1Institute of Sciences of Food Production, CNR-ISPA, Via Amendola, 122/O, 70125 Bari, Italy.
2Mediterranean Agronomic Institute of Bari CIHEAM-IAMB, Via Ceglie, 9, 70010 Valenzano (BA), Italy.
3National Research Council of Italy, Institute for Agricultural and Forestry Systems in the Mediterranean (CNR–ISAFOM), Via Patacca, 85, 80056 Ercolano (NA), Italy.
4Consiglio per la Ricerca e la Sperimentazione in Agricoltura, Research Unit for Cropping Systems in Dry Environments (CRA-SCA), Via Celso Ulpiani 5, Bari, Italy.
Potato grown for early or off-season production plays a crucial role in the
economy of several areas in the Mediterranean countries. Irrigation is important for
determining yield and earliness, thus a better investigation of plant response under
various pedo-climatic conditions can help to improve resource use efficiency and
farmer income. A two-year field research (2009-2010) was carried out in Apulia
region, southern Italy, on cv Spunta grown under three irrigation regimes: full
irrigation (I100), 50% of full irrigation (I50) and rainfed (I0). Treatments were
arranged in a randomized complete block design with three replicates. Plant water
status, plant growth and, at harvesting, water use efficiency, yield and quality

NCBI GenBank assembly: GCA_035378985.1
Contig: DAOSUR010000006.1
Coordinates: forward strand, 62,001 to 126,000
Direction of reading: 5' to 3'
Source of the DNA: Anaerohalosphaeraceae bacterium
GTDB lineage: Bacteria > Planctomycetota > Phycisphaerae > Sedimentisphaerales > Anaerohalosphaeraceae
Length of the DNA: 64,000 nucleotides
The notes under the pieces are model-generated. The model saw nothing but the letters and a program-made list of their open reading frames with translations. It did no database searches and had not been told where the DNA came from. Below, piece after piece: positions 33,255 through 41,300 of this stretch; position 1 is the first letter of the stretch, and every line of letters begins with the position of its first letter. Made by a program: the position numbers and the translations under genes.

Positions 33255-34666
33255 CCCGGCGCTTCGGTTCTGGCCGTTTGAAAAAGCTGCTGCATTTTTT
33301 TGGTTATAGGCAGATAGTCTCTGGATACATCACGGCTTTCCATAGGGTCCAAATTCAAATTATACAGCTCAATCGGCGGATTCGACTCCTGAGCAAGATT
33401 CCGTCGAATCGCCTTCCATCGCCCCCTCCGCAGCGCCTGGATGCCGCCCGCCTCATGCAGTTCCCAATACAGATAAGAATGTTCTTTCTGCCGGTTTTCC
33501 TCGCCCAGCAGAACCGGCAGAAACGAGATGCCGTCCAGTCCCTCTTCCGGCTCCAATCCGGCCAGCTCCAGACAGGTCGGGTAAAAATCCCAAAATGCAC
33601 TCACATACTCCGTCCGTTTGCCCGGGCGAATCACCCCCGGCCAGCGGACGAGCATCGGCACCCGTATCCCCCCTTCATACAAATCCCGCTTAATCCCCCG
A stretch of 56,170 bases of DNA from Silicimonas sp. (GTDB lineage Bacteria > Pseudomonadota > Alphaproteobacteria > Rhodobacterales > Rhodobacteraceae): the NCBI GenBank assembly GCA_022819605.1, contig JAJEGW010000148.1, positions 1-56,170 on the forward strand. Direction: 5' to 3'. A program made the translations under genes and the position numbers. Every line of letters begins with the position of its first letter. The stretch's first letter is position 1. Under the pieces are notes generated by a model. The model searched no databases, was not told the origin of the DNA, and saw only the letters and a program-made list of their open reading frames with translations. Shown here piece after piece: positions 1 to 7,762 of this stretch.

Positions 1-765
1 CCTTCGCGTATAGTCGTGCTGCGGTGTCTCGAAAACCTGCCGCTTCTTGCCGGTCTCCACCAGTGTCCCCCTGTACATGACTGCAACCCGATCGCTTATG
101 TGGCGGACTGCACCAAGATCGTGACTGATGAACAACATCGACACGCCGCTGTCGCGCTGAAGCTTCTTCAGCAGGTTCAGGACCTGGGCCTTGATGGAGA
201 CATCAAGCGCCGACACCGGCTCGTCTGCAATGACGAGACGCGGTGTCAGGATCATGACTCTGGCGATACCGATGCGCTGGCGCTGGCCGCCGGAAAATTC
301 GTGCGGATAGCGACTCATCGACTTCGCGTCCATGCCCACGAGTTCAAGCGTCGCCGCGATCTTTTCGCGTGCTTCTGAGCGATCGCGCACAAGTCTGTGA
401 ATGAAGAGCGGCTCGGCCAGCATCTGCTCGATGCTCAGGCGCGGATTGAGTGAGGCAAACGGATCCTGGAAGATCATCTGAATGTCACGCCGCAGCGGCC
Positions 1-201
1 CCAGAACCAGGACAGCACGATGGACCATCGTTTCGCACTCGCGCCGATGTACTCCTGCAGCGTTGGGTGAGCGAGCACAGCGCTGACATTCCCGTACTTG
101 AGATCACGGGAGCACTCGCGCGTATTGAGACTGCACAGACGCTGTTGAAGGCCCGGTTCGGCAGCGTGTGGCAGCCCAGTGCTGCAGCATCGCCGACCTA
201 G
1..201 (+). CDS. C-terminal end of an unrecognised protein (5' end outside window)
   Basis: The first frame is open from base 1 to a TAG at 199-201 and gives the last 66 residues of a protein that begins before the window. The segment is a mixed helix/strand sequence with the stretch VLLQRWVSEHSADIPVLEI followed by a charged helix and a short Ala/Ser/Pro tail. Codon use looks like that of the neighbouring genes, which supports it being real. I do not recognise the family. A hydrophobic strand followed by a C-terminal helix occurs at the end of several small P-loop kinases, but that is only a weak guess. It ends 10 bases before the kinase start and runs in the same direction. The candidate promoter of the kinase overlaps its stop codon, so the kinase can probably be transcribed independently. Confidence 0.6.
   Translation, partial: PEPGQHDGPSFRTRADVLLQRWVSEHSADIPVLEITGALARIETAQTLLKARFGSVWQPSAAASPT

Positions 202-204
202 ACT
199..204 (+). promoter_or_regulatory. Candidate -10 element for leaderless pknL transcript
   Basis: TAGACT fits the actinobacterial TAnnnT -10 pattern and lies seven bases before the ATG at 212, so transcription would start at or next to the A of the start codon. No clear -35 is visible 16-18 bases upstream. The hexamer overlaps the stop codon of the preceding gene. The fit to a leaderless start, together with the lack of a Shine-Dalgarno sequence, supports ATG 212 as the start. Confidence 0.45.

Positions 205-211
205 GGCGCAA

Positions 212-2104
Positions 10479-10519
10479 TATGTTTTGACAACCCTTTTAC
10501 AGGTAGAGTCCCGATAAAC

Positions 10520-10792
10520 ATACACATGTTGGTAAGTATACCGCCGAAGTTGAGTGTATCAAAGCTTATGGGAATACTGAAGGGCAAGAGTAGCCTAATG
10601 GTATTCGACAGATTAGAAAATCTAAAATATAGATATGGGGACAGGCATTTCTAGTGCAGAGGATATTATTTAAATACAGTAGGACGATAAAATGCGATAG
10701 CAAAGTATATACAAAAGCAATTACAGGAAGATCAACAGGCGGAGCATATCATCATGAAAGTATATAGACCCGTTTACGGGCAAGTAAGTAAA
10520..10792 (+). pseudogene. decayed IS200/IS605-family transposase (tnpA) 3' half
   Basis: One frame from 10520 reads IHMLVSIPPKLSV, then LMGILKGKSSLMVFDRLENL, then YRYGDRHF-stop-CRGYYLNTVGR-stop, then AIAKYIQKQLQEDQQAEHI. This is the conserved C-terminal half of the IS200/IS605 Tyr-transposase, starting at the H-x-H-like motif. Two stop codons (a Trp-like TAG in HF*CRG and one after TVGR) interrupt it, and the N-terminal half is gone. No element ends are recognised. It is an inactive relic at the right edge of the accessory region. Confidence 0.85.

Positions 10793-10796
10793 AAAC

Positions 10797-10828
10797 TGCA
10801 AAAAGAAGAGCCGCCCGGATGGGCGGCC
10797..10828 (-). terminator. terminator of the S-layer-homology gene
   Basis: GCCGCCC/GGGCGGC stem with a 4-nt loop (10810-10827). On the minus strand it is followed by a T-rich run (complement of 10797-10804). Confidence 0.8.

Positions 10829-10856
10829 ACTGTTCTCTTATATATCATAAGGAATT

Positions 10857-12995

parameters were quantified. Water stress significantly affected yield response: as
an average of the two years, a marketable yield decrement of 25.9 and 63.6% was
observed in I50 and rainfed compared with I100 treatment, respectively. On the
contrary, tuber dry matter and specific gravity increased moving from irrigated
treatments to the rainfed one and varied also as a function of experimental year.
The results confirmed that irrigation is required for early potato cultivation because
rainfall is not sufficient to meet crop water needs. In addition, the study indicated
that the irrigation regime reduced by 50% of crop water requirements was able to
furnish satisfactory yield, with tuber quality characteristics similar or even better
than those obtained under full irrigation. Keywords: Solanum tuberosum L.; Mediterranean climate; Leaf water potential;
Deficit irrigation; Yield components; Tuber quality.